Home Projects- $5,332 We haven’t had any money in this category for a long time, but we added $4,860 from our stimulus check to the home projects category for our garden project. I am still working on putting together a post and video of this enormous project. In addition to the stimulus check we added another $472 to cover the garden expenses. The category balance is currently $0.
Kids’ 529s – $125 I know that $25 per kid per month invested for college isn’t much, but we’re not as concerned about college costs as some people. Scholarships, grants, loans, and jobs during school worked for us. We may accelerate this savings later, but it’s not our highest priority right now. You can read about our decision to start saving a little for college in this post.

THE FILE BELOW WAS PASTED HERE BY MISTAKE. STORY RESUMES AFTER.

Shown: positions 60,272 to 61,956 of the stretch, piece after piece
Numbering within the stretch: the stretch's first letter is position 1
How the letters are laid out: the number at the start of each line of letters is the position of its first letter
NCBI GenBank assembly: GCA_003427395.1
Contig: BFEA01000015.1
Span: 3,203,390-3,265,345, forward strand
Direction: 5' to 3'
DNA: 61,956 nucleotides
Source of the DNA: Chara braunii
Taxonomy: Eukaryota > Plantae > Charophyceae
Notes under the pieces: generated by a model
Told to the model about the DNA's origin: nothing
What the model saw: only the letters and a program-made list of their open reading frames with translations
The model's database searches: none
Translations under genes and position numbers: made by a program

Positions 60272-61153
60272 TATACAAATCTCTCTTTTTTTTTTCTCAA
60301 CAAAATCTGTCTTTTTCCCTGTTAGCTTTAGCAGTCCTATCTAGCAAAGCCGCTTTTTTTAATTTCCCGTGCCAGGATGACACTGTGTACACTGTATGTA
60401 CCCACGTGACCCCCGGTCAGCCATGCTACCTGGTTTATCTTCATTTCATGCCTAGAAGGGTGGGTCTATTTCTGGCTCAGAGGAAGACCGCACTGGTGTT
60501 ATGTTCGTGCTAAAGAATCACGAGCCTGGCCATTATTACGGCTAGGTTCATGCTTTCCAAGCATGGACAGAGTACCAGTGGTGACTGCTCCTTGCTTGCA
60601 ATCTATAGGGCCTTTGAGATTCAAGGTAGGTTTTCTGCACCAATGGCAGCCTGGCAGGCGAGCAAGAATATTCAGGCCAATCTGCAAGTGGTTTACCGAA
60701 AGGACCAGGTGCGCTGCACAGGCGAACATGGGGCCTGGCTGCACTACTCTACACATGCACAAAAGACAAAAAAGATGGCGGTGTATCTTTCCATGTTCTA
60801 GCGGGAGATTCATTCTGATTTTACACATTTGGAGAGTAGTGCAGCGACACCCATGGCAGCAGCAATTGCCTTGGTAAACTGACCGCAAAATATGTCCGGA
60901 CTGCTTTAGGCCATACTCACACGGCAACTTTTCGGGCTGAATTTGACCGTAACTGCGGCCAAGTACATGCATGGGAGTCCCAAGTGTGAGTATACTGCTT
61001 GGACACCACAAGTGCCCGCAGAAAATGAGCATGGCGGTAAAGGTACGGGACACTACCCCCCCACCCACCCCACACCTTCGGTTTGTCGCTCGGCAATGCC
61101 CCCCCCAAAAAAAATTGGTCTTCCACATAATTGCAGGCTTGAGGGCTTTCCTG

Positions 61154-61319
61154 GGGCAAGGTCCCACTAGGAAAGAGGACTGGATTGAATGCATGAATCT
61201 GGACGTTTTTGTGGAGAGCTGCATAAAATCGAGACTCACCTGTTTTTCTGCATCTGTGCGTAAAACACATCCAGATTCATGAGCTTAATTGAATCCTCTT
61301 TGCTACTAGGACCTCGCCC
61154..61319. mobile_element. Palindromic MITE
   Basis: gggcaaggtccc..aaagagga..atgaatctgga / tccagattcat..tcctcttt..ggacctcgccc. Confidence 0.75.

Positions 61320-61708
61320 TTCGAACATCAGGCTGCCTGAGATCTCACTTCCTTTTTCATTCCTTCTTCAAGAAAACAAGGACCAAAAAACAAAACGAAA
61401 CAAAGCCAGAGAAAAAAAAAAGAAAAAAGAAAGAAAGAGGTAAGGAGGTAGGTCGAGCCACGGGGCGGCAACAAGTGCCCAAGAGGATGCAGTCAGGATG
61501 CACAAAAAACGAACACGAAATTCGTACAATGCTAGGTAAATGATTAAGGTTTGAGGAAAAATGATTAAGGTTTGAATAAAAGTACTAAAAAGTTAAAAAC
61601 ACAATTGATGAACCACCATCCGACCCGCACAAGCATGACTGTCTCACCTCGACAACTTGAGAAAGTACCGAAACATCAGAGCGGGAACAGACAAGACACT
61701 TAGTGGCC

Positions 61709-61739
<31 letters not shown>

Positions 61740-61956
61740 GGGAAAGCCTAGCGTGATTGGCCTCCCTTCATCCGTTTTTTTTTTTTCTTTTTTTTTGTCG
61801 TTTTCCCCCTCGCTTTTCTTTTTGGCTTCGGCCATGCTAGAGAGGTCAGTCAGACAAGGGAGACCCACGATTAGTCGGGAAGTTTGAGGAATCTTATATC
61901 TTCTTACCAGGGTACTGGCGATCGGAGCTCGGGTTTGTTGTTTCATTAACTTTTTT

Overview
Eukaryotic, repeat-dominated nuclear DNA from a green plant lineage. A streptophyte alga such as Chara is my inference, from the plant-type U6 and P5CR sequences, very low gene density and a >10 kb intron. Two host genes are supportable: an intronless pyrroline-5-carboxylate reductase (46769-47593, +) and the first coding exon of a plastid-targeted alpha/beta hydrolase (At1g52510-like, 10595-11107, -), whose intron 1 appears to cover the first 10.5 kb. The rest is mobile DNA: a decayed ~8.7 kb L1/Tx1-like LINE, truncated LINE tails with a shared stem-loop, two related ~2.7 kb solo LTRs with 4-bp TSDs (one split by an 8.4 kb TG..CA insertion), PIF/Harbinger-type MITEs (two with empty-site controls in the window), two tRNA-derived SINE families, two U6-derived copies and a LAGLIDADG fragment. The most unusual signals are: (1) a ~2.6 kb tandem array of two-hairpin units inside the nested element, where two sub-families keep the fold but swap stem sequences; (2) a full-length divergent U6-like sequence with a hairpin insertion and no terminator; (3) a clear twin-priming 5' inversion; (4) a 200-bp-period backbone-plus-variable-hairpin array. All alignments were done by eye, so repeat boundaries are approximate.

IRA (Steph) – $500 $500 monthly will max out my $6,000 IRA contribution for 2020. Mike has about $700 each month deducted directly from his paycheck into a pension fund.
Mortgage Payoff Goal Progress
Our big financial goal right now is paying off our mortgage. The original goal was to pay it off in 5 years. It looks kind of impossible on paper right now, but we’re hoping to figure out how to still make it happen! We’ve made some adjustments to our priorities, so if we don’t make it exactly in our five-year time frame, we’ll be ok with that too. You can read about our mortgage-payoff goal here and see the numbers for our most recent refi here.
In addition to the $1,473 of our normal payment that went toward principal, we also had $0 in additional principal. Yep, that’s a big ZERO. We have a lot more sitting in the “Mortgage Extra” category of the budget, but we’ve decided to just keep it available there and put a hold on paying extra on our mortgage while we wait out these uncertain times.